The book is clearly used and I opted for a new book
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on 29 June 2010
Two stars because there is at least some content.

This book starts with an account of the publication and impact of the 'Hutton Inquiry'. Dyke's account is simply not credible. The BBC has plenty of lawyers - I think I saw a figure of 77 - and it's impossible they would be unaware, especially in a world where unelected EU types impose bizarre unworkable laws, that reports ordered by governments will be slanted. They must have expected something of the sort. And made plans - but maybe they wanted Dyke out. He says resignation wouldn't matter to him anyway - the BBC still had to pay! There are similar ironies throughout this book, for example a woman called Salmond in 'Human Resources' had a better pension deal than Dyke (he may have meant a percentage, though)... fantastic job titles of these people - apparently selected by a military-minded megalomaniac propagandist ... the almost lunatic way Dyke discounts the few billion advantage the BBC has over almost everyone else.

Dyke has little interest in the BBC - there is no account of who selected the 'Governors', despite their obvious relevance. He has little interest in the world, either. He seems to have a chip on his shoulder about Hayes, Middx. He appears as a boy to have been the type to carefully note who has a car, who has a TV, who has this, who has that. As a student, he seems to have been happy just putting down a couple of conflicting views - I don't think he had any interest in trying to unravel mysteries. Ideal training, in fact, for the BBC! When he was born, the BBC was run by ex-military types - there are some amusing accounts, written by women. People would be informed by letter that they were, or weren't, hired, or fired. The policy was probably decided by the Foreign Office and Home Office, I would guess. As late as Dyke, the FO funded the 'World Service', and no doubt still does. Dyke doesn't comment on this, or the 'listening post' Cavendish Park stuff, and it's hard to believe he had any interest. Decisions on things like (in sequence) mass murders in eastern Europe, the JFK murder, mass murders in Vietnam and Biafra, immigration, industrial policy, who should control printed money, AIDS, 9/11 etc etc must have been simply handed down for the hacks to extrude. The policies are too monolithic to have been anything other than deliberately thought out. It must have been like a prestigious but horribly secretive civil service department. No wonder there is not one single well-written memo, biography, or essay collection by an employee - it would be like expecting amusing pieces about life in the Pravda buildings.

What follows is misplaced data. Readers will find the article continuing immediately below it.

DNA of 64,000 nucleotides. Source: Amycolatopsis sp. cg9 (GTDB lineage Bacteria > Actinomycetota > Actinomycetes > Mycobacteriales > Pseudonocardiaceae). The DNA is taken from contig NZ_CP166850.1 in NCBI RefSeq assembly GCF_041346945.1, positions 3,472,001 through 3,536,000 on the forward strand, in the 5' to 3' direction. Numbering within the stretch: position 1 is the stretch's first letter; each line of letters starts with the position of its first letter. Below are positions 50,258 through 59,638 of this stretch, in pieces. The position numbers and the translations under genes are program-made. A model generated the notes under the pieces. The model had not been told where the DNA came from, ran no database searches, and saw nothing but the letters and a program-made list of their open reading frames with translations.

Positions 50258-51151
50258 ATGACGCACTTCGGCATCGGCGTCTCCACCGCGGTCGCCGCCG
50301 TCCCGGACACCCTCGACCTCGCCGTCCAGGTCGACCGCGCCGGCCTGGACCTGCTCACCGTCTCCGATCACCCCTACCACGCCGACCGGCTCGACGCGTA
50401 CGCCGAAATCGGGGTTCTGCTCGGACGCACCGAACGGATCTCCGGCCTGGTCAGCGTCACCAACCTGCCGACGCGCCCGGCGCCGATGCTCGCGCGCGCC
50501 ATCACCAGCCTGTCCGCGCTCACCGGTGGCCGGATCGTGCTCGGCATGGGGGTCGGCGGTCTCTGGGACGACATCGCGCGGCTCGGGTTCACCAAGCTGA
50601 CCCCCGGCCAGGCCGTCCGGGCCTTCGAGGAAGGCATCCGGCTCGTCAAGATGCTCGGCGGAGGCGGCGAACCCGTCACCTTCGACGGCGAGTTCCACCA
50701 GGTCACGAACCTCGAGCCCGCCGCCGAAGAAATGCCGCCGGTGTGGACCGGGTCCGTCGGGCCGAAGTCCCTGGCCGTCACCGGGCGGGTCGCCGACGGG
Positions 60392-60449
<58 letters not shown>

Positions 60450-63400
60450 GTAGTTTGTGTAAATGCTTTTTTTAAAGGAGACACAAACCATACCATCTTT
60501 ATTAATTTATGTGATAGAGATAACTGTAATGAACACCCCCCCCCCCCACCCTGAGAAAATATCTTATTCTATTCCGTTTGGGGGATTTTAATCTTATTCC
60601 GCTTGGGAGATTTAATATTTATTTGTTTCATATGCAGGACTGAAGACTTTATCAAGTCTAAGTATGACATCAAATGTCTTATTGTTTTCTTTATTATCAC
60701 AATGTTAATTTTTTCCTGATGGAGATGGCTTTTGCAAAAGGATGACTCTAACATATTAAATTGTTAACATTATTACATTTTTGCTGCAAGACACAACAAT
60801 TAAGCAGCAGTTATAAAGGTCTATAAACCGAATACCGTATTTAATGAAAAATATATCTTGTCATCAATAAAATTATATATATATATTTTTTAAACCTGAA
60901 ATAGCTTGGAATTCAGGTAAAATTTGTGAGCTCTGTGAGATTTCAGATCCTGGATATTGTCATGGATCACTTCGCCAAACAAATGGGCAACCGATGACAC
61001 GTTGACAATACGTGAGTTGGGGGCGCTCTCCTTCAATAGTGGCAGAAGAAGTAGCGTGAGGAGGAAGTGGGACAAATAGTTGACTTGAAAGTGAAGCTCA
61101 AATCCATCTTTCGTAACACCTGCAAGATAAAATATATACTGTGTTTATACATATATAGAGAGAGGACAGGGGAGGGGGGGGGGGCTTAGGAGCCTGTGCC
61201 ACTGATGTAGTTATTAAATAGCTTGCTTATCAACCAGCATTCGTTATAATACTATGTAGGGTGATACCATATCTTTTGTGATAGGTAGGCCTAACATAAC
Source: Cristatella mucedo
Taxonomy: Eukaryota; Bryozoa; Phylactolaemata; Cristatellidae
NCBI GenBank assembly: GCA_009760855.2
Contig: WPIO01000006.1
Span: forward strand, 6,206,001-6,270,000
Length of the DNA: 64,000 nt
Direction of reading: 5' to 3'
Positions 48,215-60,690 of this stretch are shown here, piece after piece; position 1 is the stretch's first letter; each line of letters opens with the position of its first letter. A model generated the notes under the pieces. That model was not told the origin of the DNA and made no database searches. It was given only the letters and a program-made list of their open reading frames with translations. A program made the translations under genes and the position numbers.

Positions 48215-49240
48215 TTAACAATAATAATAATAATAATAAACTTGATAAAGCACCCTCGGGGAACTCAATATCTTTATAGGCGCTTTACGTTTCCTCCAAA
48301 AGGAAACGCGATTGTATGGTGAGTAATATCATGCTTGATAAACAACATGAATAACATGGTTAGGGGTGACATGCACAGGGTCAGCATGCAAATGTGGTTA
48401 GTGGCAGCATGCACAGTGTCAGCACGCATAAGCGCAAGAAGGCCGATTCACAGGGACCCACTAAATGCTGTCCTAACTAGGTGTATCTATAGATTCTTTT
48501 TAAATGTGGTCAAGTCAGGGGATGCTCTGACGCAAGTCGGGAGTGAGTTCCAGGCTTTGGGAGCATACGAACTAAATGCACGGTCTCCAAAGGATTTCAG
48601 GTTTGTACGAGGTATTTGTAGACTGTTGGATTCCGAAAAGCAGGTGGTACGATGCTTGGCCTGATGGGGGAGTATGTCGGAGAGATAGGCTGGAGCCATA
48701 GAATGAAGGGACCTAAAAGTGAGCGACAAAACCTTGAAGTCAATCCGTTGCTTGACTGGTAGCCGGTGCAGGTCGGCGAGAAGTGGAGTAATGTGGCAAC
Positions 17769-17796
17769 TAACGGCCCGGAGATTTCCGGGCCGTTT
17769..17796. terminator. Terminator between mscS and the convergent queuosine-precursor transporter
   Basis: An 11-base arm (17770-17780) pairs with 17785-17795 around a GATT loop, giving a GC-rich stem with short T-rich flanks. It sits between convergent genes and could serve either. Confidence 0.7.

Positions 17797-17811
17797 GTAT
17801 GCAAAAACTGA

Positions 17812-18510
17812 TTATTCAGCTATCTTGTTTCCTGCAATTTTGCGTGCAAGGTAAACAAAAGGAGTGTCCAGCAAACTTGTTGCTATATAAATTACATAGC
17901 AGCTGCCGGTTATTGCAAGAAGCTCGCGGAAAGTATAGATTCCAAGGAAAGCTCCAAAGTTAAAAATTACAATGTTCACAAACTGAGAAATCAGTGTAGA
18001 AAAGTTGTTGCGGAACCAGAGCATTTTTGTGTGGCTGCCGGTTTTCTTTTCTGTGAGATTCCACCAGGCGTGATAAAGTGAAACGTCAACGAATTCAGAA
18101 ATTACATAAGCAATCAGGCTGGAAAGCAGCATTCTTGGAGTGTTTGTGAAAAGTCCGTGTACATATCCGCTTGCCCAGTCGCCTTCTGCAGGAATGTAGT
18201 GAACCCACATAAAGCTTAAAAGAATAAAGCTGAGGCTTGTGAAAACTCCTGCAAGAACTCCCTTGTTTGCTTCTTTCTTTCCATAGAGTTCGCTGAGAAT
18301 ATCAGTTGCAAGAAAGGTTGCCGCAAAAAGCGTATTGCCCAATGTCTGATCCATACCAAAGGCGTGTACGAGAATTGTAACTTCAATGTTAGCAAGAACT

Anyway Dyke cut his teeth on lightweight stuff, though it's hard to know what he actually did. The script and camera work, and the money and the contracts and the sales, all seem to have been someone else's job. Maybe he simply talked to everyone, or did his best. A striking aspect of all this is the smallness of the 'industry'. When Thatcher introduced the idea of bids for companies, there were very very few. Probably the 'industry' was overweighted by overpaid people, and expensive equipment (digitised stuff started to come in over the whole period after about 1980). Dyke gives no figures for overall advertising revenue, needed by his rivals, though he says there was no room for others, and that it started to plummet after about 2000.

It's impossible to know what Dyke did. He states - and it seems highly likely - that one action was simply to collect suggestions, and act on them. There are some pathetic examples - a building's atrium, blocked off for a decade or two, or more, was at last opened up to employee lunch hours. A coffee machine (or something) was installed somewhere. Godawful buildings were made slightly less godawful.

The BBC is a state propaganda machine, and clearly Dyke was an ideal person to run it, as he had no ideas whatever on human progress or societal goals or whether truth should be allowed out occasionally. The book is mostly concerned with - first part - deals, including breakfast TV - there was of course a loan-backed pseudo-boom. And - second part - office politics. When a new 'Director-General' was being thought about, whole squadrons of office people started to back one or other from an amazingly short shortlist. Dyke's book is unanalytical, so it's impossible to know whether his descriptions are reliable, though I'd guess the people he liked, and didn't like, are recorded correctly. There are a few pages on a 'Dyke must stay' campaign - again, hard to deconstruct from the quoted emails and letters - it's hard to believe they could be serious about their 'creativity' for example. My best guess is that he was believed more likely to fork out more money than the others.
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on 13 April 2016
A good read
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on 7 February 2015
pleae see star rating, thanks,